Search Results

You are looking at 1 - 10 of 46 items for :

  • "biomechanical load" x
  • Refine by Access: All Content x
Clear All
Restricted access

Does Delivery Length Impact Measures of Whole-Body Biomechanical Load During Pace Bowling?

Samuel J. Callaghan, Robert G. Lockie, Walter Yu, Warren A. Andrews, Robert F. Chipchase, and Sophia Nimphius

Cricket pace bowlers report a greater injury risk in comparison with other playing activities in cricket. 1 – 3 The increased injury risk has been linked to the potential for the adoption of more injury-susceptible techniques and high biomechanical loading experienced during the delivery stride

Open access

Construct Validity and Test–Retest Reliability of Hip Load Compared With Playerload During Football-Specific Running, Kicking, and Jumping Tasks

Erik Wilmes, Bram J.C. Bastiaansen, Cornelis J. de Ruiter, Riemer J.K. Vegter, Michel S. Brink, Hidde Weersma, Edwin A. Goedhart, Koen A.P.M. Lemmink, and Geert J.P. Savelsbergh

. When assessing physical loads endured by players, a distinction can be made between external and internal loads and between physiological loads and biomechanical loads. 2 In football, external loads are defined by player activities on the field, whereas internal loads consider the individual

Restricted access

Comparative Study of Plantar Pressure during Step Exercise in Different Floor Conditions

Rita Santos-Rocha and António Veloso

Mechanical load has been estimated during step exercise based on ground reaction force (GRF) obtained by force platforms. It is not yet accurately known whether these measures reflect foot contact forces once the latter depend on footwear and are potentially modified by the compliant properties of the step bench. The aim of the study was to compare maximal and mean plantar pressure (PP), and maximal GRF obtained by pressure insoles after performing seven movements both over two metal force platforms and over the step bench. Fifteen step-experienced females performed the movements at the cadences of 130 and 140 beats per minute. PP and GRF (estimated from PP) obtained for each floor condition were compared. Maximal PP ranged from 29.27 ± 9.94 to 47.07 ± 12.88 N/cm2 as for metal platforms, and from 28.20 ± 9.32 to 43.00 ± 13.80 N/cm2 as for the step bench. Mean PP ranged from 11.09 ± 1.62 to 14.32 ± 2.06 N/cm2 (platforms) and from 10.71 ± 1.54 to 14.22 ± 1.77 N/cm2 (step bench). GRF (normalized body weight) ranged from 1.43 ± 0.14 to 2.41 ± 0.24 BW (platforms) and from 1.38 ± 0.14 to 2.36 ± 0.19 BW (step bench). No significant statistical differences were obtained for most of the comparisons between the two conditions tested. The results suggest that metal force platform surfaces are suitable to assess mechanical load during this physical activity. The forces applied to the foot are similar to the softer step bench and the hard force platform surface. This may reflect the ability of the performers to adapt their movement patterns to normalize the impact forces in different floor conditions.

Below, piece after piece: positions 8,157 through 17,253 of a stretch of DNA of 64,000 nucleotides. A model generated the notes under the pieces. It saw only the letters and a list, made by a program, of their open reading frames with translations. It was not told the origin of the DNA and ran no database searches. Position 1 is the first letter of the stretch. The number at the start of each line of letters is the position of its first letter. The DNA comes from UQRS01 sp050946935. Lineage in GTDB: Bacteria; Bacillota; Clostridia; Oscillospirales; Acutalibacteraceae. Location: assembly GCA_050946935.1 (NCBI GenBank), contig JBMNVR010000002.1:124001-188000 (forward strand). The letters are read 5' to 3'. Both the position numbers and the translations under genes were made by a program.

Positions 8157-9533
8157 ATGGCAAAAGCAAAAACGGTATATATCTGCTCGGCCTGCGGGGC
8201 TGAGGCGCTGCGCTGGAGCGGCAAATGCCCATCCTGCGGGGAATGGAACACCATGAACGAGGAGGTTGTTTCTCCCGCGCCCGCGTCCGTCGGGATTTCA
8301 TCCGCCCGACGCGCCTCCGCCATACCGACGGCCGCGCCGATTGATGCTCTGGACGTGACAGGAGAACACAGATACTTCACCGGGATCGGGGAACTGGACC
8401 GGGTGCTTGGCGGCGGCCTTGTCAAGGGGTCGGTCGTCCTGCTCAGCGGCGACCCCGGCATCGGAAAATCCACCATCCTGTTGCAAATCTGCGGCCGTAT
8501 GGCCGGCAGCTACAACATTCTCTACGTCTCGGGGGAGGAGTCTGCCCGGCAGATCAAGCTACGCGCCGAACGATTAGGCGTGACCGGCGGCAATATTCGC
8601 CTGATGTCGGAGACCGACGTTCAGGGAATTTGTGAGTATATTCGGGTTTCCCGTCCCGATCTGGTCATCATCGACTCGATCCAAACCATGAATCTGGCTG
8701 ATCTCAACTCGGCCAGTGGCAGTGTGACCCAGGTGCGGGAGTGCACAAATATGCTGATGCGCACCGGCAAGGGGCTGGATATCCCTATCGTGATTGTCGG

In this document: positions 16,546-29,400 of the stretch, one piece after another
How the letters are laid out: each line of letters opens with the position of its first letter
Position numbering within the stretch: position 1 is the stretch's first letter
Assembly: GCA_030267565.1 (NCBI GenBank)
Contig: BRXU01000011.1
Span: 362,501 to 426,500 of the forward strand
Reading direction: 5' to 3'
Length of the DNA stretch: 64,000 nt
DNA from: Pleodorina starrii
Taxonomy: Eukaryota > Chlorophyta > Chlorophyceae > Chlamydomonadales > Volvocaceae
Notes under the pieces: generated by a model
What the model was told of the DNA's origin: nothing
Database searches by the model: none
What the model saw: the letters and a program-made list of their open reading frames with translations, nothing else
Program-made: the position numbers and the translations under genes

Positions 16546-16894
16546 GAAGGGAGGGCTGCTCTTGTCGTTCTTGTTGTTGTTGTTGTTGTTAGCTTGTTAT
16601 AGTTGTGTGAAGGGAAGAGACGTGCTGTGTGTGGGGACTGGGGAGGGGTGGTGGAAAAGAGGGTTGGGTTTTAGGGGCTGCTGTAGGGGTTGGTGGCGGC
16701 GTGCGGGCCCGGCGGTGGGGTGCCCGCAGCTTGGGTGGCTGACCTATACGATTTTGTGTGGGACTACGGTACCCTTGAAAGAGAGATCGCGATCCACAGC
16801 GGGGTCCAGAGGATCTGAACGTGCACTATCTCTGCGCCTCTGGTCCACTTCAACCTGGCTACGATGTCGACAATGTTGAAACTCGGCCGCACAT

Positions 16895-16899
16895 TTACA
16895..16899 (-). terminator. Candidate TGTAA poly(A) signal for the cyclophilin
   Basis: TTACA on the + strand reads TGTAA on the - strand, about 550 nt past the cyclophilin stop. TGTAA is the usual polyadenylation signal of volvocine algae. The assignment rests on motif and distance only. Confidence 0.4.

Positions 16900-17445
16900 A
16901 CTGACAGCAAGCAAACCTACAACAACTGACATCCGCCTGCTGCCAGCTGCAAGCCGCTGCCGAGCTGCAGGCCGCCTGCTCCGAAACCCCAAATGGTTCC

Restricted access

The Physiological, Physical, and Biomechanical Demands of Walking Football: Implications for Exercise Prescription and Future Research in Older Adults

Liam D. Harper, Adam Field, Liam D. Corr, and Robert J. Naughton

important to account for potential differences in the biomechanical load of walking football sessions when prescribing walking football as an exercise intervention. Nonetheless, the HR response to the sessions demonstrated relatively low variability (CV < 7.5%) and so it would appear that walking football

Restricted access

Inverse Dynamic Analysis of the Lower Extremities during Nordic Walking, Walking, and Running

Felix Stief, Frank I. Kleindienst, Josef Wiemeyer, Florian Wedel, Sebastian Campe, and Berthold Krabbe

Compared with walking (W), Nordic walking (NW) exhibits greater cardiopulmonary and cardiovascular benefits. Some authors conjecture that compared with W or running (R), NW imposes smaller mechanical loads on the musculoskeletal system. The purpose of the current study was to quantify any differences in joint loading of the lower extremities among NW, W, and R. Fifteen experienced adults participated. Kinematic and force measurements were combined using an inverse dynamics approach to yield joint moments. The results showed no biomechanical benefit of NW. Instead, NW involved greater knee joint loading just after heel strike compared with W. This was due to the longer steps and the higher sole angle during the first part of the stance phase. The sagittal and frontal plane moments were smaller for NW compared with R, but in the transverse plane, the ankle moments were greater in NW than in W or R. Based on these results, NW is not recommended as an exercise for persons who seek to reduce biomechanical loading of the lower extremities.